As a consequence of the central role of municipal governments in funding infrastructure, maintenance and administrative supportive staff, the wealth of municipalities appears to have an influence on the amount of resources available in schools, as became clear during the school visits conducted as part of the OECD review. While the involvement of provincial governments in large-scale infrastructure investments has a certain equalising effect, there are no general schemes that would equalise the amount of resources across municipalities. In the current arrangements, it is not fully transparent how funds provided by the provinces to the municipalities in addition to the funds provided by the federal level via the Fiscal Adjustment Act are distributed between municipalities. Although no exact data are available, differences in economic well-being between different municipalities (and provinces) seem to be reflected in different levels of educational investment.

Since teaching resources are distributed by the provinces and teachers are paid centrally, inequalities between schools depending on the municipality they are located in are more likely to develop in infrastructure and maintenance spending. In the medium to long term, however, these inequities can spill over and have an impact on teacher quality. Schools with a better infrastructure (including opportunities for all-day schooling and care, which is also partly financed by the municipalities) may be better able to attract high performing teachers and students, in particular when inequalities persist as the autonomy of schools to select their staff is enhanced as proposed by the government (BMBF and BMWFW, 2015).

Besides differences in economic well-being, local governments might also have different degrees of political commitment to supporting their schools. Furthermore, in particular in very small and rural schools, the availability of resources for maintenance and other support might depend on personal (or even political) connections between school leaders and the local administration. On the one hand, this might have certain advantages in the sense that the flexibility that social networks provide can compensate for the formal rigidities of the system. Also, giving municipalities a central role in supporting and financing “their” school could mobilise more resources compared to a situation when school funding entirely depends on central decisions. More importantly, these arrangements introduce a certain element of arbitrariness and unpredictability, which might in the long run contribute to aggravating inequities in resource distribution between municipalities.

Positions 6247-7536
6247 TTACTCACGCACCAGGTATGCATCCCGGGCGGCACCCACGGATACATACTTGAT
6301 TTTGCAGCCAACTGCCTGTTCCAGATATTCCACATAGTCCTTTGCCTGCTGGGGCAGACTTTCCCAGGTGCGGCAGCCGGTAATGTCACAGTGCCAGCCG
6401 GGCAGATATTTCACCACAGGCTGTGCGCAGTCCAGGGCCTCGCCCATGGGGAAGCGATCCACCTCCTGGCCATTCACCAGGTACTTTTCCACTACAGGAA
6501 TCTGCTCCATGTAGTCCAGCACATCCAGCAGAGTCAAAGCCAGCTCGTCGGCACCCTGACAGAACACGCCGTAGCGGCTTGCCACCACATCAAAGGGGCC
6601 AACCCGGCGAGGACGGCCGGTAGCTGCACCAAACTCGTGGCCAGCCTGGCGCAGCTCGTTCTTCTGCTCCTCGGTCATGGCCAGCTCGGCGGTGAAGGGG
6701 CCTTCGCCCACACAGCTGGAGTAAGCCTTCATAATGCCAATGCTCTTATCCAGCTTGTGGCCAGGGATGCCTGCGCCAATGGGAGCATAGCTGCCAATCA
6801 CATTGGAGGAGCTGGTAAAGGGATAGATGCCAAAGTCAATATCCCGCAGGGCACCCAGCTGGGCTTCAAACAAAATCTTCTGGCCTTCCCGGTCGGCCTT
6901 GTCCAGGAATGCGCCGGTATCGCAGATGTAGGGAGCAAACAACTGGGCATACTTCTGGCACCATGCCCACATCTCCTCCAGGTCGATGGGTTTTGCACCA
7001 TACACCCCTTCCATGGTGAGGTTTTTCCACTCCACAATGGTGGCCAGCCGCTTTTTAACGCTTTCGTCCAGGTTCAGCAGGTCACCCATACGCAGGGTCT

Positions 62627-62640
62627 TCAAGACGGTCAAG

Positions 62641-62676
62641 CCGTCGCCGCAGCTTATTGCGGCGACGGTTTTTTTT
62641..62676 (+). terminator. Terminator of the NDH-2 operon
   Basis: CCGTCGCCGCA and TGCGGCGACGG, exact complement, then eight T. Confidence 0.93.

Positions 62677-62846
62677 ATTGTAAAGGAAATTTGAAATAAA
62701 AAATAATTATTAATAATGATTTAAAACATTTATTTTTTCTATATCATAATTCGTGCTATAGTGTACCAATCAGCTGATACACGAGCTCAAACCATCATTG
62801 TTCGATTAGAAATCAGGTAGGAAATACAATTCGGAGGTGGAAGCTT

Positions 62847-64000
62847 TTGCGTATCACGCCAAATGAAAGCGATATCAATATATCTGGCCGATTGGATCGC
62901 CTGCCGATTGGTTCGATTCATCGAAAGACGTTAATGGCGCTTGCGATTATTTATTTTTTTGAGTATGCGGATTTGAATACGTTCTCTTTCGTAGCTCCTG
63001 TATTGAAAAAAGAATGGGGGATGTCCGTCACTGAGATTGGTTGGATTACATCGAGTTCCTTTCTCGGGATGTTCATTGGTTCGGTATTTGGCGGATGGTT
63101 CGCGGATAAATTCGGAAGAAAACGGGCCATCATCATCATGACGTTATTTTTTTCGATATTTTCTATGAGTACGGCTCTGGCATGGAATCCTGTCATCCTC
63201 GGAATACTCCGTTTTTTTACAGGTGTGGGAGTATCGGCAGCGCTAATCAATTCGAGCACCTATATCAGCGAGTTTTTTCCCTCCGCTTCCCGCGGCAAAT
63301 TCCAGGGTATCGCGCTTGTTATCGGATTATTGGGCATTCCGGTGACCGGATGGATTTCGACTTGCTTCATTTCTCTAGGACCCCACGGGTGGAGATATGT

There are concerns related to school autonomy

In general, Austrian schools have little financial flexibility (see Chapter 1 as well as BMBF, 2015; Lassnigg and Vogtenhuber, 2015; Schmid, 2015). They cannot save up and transfer funds from one year to the next, let alone take out loans. General compulsory schools, in particular, cannot generate additional income as is possible for academic secondary schools through renting out their facilities, for example. General compulsory schools do not have their own accounts and, therefore, depend entirely on the municipality for support in maintenance and operating costs.

Schools also have very little autonomy in choosing their staff since teacher selection is largely in the hands of the provincial school boards and the school departments of the provincial governments. In the general academic secondary school sector, the model project “Get Your Teacher” introduced in 2014, allows school leaders some influence on the selection of their teachers, but nothing similar has been introduced for the general compulsory school sector yet. As indicated by our interviews, individual school leaders can and sometimes do influence the decision-making processes at the higher level through personal connections with the provincial authorities. This is problematic, however, since it increases the lack of transparency and arbitrariness of decision-making.

The limited degree of autonomy has partly been compensated by the establishment of “pilot” or “model” projects in schools (Schulversuche), but at a risk of increasing the degree of fragmentation in the whole system. According to research from the Court of Audit, 50% of Austrian schools undertake some form of pilot project, either by introducing new pedagogical concepts and teaching subjects or by trying out organisational innovations (Rechungshof, 2015c: 231). Many of these “pilot” projects have become institutionalised for a longer time period (up to several decades), which is an obvious contradiction to the original purpose of model projects. The Court of Audit found that the BMBF did not have a complete oversight over all pilot projects and, therefore, also did not know how much was spent on them. Furthermore, there was very little systematic evaluation of the success of the different pilot projects. This example demonstrates both the deficiencies in controlling resource use as well as the negative side effects of a limited degree of school autonomy. Even though pilot projects can be a useful instrument to promote innovations, the extensive use of this instrument in the case of Austria clearly points to serious structural weaknesses in the governance of the system. Schools make use of the instrument of “pilot projects” in order to compensate for the rigidity of formal regulations.

In the current debates about governance reform in Austria, the concept of school autonomy is not well-defined and not all stakeholders appear to be talking about the same aspects of autonomy. In general, autonomy seems to be mostly regarded as an issue related to administrative rather than pedagogical autonomy. However, this may also be a consequence of the fact that the Austrian system actually does allow a rather high degree of teacher autonomy in choosing teaching methods and for schools and teachers to develop new teaching subjects (Chapter 4).